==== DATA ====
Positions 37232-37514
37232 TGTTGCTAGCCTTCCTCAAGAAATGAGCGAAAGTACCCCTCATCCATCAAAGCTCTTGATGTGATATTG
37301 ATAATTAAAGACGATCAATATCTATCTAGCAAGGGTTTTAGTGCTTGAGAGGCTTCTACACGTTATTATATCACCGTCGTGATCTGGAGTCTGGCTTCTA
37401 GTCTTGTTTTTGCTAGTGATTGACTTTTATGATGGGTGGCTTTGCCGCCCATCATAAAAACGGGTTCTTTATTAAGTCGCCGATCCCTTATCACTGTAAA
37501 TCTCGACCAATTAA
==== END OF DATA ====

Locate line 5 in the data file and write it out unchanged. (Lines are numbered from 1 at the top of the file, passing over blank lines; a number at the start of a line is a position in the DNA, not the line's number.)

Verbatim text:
37501 TCTCGACCAATTAA